Just a few days ago I was told by a database vendor that they would get us to regulatory compliance with their "old and proprietary" (their words) encryption for stored data. Ugh. The end of 2006 was their best estimate for using a known algorithm. And before that a CRM vendor suggested that US export-grade encryption would be sufficient because anything better requires paperwork...needless to say we did not just roll-over and play dead. We fought for reasonable encryption.
I wholeheartedly agree with the comments above that the export restrictions end up dragging down US companies. Mandating sub-standard product development has a detrimental market effect. Bad trade-off.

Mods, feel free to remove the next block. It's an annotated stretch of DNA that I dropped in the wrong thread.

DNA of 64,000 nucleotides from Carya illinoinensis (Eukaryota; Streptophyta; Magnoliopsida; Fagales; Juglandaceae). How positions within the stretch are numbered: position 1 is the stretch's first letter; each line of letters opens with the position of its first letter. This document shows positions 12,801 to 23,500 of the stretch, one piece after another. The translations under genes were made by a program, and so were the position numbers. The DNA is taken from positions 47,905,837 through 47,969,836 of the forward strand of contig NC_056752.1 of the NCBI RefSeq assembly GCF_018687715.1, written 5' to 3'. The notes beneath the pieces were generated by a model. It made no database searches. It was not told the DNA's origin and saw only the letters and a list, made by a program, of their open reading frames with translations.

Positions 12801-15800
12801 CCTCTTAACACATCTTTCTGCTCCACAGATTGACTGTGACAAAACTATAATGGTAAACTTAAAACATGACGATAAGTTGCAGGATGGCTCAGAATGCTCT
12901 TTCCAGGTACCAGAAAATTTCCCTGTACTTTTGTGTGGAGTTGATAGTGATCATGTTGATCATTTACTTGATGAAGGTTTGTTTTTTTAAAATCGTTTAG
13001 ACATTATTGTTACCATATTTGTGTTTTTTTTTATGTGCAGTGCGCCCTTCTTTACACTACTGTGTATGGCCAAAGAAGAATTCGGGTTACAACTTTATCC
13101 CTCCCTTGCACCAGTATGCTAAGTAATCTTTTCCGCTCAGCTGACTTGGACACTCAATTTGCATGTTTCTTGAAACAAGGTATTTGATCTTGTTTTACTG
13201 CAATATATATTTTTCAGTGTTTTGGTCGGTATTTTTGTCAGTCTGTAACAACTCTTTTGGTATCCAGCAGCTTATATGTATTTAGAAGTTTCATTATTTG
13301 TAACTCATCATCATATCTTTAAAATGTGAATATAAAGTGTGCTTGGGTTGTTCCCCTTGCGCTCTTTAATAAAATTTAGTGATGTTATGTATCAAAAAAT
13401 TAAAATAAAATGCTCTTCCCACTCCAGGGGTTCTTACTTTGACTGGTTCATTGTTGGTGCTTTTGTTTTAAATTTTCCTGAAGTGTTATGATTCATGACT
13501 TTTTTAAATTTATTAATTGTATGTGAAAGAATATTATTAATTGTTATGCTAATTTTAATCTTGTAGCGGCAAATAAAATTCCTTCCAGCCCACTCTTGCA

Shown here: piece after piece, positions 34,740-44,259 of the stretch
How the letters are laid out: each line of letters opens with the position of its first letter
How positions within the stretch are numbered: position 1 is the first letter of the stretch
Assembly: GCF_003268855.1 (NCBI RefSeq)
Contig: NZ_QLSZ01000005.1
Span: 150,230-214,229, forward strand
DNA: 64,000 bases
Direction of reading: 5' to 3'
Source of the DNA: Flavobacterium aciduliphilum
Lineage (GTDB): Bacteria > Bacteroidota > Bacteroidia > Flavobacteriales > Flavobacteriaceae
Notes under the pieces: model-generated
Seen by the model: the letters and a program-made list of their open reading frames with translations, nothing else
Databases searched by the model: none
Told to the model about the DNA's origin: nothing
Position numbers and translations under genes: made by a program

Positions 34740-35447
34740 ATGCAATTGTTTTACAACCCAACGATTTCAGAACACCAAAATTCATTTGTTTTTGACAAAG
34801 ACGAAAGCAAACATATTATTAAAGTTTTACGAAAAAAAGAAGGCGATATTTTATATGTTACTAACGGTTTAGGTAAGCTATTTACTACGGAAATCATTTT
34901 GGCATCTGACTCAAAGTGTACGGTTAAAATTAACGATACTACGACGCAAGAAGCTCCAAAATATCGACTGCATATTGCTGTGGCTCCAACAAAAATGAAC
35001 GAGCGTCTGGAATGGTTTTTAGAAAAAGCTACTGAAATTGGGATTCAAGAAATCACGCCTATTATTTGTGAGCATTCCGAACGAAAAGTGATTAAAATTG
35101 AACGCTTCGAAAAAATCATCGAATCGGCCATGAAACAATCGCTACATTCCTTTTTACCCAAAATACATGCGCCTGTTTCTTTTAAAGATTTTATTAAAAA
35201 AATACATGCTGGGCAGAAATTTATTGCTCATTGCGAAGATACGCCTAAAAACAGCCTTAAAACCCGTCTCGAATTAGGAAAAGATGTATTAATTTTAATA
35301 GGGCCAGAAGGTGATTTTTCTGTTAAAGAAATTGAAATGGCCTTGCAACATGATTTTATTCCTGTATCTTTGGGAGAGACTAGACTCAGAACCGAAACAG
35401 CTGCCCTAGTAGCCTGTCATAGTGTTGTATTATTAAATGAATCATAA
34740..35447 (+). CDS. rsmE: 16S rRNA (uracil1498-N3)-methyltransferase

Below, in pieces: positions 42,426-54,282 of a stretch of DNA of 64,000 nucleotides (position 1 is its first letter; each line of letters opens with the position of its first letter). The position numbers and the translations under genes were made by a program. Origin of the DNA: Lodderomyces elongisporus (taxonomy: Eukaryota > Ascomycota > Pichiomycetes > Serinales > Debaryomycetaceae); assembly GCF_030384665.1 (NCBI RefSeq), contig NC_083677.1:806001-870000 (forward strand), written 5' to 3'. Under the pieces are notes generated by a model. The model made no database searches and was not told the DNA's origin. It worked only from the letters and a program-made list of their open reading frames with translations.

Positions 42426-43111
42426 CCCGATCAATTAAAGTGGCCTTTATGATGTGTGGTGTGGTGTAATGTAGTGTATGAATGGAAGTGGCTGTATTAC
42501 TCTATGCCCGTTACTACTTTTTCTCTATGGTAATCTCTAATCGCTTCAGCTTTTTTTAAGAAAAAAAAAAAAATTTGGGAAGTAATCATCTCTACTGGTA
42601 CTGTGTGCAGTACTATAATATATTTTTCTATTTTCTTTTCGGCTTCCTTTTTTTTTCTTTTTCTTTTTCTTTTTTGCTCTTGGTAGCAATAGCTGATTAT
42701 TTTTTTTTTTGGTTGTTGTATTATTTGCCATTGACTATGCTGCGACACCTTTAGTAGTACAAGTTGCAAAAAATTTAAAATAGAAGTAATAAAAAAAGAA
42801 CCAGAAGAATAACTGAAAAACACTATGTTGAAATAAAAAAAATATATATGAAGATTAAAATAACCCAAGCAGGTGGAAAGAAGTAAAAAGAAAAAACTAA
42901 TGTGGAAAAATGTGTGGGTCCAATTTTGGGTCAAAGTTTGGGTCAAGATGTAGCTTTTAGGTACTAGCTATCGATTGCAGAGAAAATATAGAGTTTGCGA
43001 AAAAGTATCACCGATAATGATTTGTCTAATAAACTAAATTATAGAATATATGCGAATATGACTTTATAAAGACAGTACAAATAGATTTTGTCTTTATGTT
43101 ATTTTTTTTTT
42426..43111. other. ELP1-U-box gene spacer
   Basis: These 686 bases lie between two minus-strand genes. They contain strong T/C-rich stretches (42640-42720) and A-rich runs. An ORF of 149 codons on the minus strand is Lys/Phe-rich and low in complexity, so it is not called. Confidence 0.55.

So, after many months of Visa CISP meetings with vendors, it is hard not to get the impression that software companies (not security companies) often view encryption like sewing clothes for an emperor who will never wear them...
"Well, in the original text which Bruce quoted, "summary" was a link to a summary. He managed to get all the other links in the quotation, yet this one would have seemed to be the most important if we're to understand the limits."
Sorry. The link was there, but there was a typo in it. Fixed now.
Here's a nice experiment for you:
1. Be a non-US citizen
2. Go through immigration in an international airport
3. When asked about your occupation, state 'encryption expert'
Be ready for a lot of questions to follow. I've heard of people who got the "extended questioning" (which is my term for it) if they said they write 'security software'.
errr... immigration in a US international airport that is.
The Dept of Commerce "checklist" page is useful if you are trying to wade through the requirements for export: